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» RAILforum » Passenger Trains » Amtrak » What happens if Amtrak "Goes Away"

   
Author Topic: What happens if Amtrak "Goes Away"
DesertSpirit
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Not that I think it will or hope it will but what exactly would happen if Amtrak were no more? Would it be the end of passenger rail for good or would something else come along and takes it place?
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Gilbert B Norman
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The NorthEast Corridor services would be operated by another Federal agency; simple as that.

The California Corridor services would also continue; they are essentially disconnected from Amtrak insofar as marketing is concerned. "AC" - Amtrak California could quite easily become "IC" - Intercity California with a couple of decals placed in strategic locations. The State would simply contract with another operator just as has been done with the LA area Metrolink service.

Regarding Midwest Corridors, I simply cannot hold the same optimism as I can for the NE and California.

Lastly the LD's: the Adios drumheads would be broken out.

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DesertSpirit
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So in state service in some areas would probably stay intact but long distance routes would probably be no more?
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tarheelman
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quote:
Originally posted by DesertSpirit:
So in state service in some areas would probably stay intact but long distance routes would probably be no more?

That pretty much sums it up. [Frown]

I agree with Mr. Norman's assessment. I'd also like to add that the corridor service in the southeast, what little of it there is (the 'Carolinian' and the 'Piedmont'), would most likely suffer the same fate as the corridor service in the midwest (i.e., not contracted out to a private operator).

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Gilbert B Norman
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quote:
Originally posted by DesertSpirit:
So in state service in some areas would probably stay intact but long distance routes would probably be no more?

That would roundly be the case as in your opening scenario, the only agency holding a mandate to operate a National system has folded. This would mean that away from the Corridor, there would have to be a strong local initiative for service - and the only locality in which I note such is in "auto loving' California.

Had Amtrak never been, continued service in the NECorridor would have been provided for as a provision of the Conrail enabling legislation - the RRR'73. While that legislation as enacted says "no passenger', it could have just as easily said "and passenger".

After all, how many of those 535 critters REALLY know what they are voting for?

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delvyrails
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Most of 'em know what they're voting for most of the time, except when (excuse the pun) something is railroaded through. That's one of the tasks of the Congressional staffpeople--read the legislation with any eye to the M/C's positions.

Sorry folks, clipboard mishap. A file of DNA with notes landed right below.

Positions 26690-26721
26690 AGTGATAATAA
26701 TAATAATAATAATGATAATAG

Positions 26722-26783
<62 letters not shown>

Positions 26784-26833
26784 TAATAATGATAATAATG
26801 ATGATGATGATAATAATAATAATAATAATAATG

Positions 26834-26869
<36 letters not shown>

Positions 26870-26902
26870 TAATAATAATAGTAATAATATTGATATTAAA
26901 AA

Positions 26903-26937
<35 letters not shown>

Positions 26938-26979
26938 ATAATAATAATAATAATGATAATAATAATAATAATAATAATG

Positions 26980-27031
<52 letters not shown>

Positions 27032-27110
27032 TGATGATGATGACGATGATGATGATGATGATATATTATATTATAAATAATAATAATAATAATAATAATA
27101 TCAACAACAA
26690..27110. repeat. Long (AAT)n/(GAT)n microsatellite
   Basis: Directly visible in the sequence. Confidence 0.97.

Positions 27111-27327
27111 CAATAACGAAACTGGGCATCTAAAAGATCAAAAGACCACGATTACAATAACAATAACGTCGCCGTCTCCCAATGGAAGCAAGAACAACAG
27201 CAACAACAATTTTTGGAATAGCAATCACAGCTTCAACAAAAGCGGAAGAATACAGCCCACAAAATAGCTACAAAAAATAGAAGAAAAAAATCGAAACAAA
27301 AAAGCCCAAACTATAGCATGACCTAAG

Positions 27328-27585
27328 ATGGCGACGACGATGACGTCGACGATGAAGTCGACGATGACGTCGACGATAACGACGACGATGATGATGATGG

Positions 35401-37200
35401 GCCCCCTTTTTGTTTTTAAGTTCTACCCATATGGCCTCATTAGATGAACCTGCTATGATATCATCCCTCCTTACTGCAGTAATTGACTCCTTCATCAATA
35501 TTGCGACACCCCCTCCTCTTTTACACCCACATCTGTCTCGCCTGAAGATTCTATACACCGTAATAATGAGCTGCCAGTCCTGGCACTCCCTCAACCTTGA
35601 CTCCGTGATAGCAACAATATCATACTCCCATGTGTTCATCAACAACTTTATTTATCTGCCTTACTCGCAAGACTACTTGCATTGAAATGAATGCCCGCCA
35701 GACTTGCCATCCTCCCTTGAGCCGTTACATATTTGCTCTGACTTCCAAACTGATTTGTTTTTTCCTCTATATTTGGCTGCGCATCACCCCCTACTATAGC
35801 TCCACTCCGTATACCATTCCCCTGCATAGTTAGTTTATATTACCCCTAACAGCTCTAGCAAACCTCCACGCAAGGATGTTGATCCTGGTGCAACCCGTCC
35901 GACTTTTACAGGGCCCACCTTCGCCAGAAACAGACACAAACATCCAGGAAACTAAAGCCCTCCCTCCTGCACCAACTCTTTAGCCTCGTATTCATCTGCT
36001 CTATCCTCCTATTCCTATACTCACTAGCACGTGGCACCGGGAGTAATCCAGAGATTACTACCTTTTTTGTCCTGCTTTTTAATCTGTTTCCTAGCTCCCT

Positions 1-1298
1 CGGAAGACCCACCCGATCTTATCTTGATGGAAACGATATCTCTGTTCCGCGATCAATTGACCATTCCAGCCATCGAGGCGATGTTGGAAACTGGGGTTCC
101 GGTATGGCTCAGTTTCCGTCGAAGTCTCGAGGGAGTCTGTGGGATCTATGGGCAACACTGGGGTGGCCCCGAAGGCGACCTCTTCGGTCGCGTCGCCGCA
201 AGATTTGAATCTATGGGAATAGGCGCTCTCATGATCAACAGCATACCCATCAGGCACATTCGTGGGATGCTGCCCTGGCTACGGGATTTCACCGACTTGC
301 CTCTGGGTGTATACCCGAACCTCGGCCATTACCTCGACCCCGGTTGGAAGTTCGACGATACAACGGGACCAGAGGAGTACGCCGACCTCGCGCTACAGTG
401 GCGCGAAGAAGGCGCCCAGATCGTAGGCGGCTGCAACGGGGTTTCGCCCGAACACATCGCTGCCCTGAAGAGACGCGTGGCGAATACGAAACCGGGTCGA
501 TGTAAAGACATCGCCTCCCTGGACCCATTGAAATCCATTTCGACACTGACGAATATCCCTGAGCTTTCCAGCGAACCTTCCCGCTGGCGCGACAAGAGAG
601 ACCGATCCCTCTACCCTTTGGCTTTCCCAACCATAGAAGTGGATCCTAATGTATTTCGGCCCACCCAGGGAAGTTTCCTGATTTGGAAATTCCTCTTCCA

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John Pawson

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palmland
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I'm a little more optimistic. I suspect Auto Train might survive with a private operator (Colorado Raicar?) as that might be marginally profitable. This could well be the only sleeper service left.

Also possible the California portion of the Starlight might live on as the Coast Daylight.

NC and VA might work together to retain the Piedmont and Carolinian service as these two states have shown they don't mind spending money on rail passenger service. Same for some level of service on Illinois trains.

Let's hope we never have to find out.

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Mr. Toy
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The answers given thus far take into account economic forces, but not political realities. There is no way that Amtrak could just "POOF" go away. Amtrak has plenty of supporters in Congress on both sides of the aisle. Should some overzealous future POTUS manage to find a way to dissolve Amtrak with the stroke of a pen, the political thunder would be heard from sea to shining sea.

Thus Mr. Norman's assessment regarding the services in the NEC and California doesn't ring true. His oft used phrase "no Yuma no Moolah" signifies that there are not enough votes in Congress to keep the NEC funded if nobody else is getting service. California, on the other hand, which is largely state funded, would keep on rolling. However, the states that would lose service would certainly put up a huge fuss which would be politically damaging, if not fatal, to those who tried to dissolve Amtrak in the first place.

So as I see it, the only way Amtrak would ever go away would be if somebody finally designed a better way to run a national rail system. But given the current political climate wherein nothing gets done, that ain't gonna happen either.

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Liberty Limited
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Hmm, a doomsday scenario, eh?

Sad thing is, I seem to be more optimistic that most of you guys.

I can quite naturally see the NEC and Amtrak California surviving.

From there, I could actually see some other services surviving with some modification.

1 - A Day Train from Atlanta to Washington via Charlotte, Raleigh, and Richmond, with NC possibly keeping its own service as well.

2 - One East to Midwest link, probably a train following the Broadway's route but via Cleveland.

3 - One midwest to West Coast link, either the Zephyr or Chief.

4 - Retention of the Hiawatha and Lincoln service corridors through bi-state agreements.

5 - Retention of the Cascades services as a bi-state compact.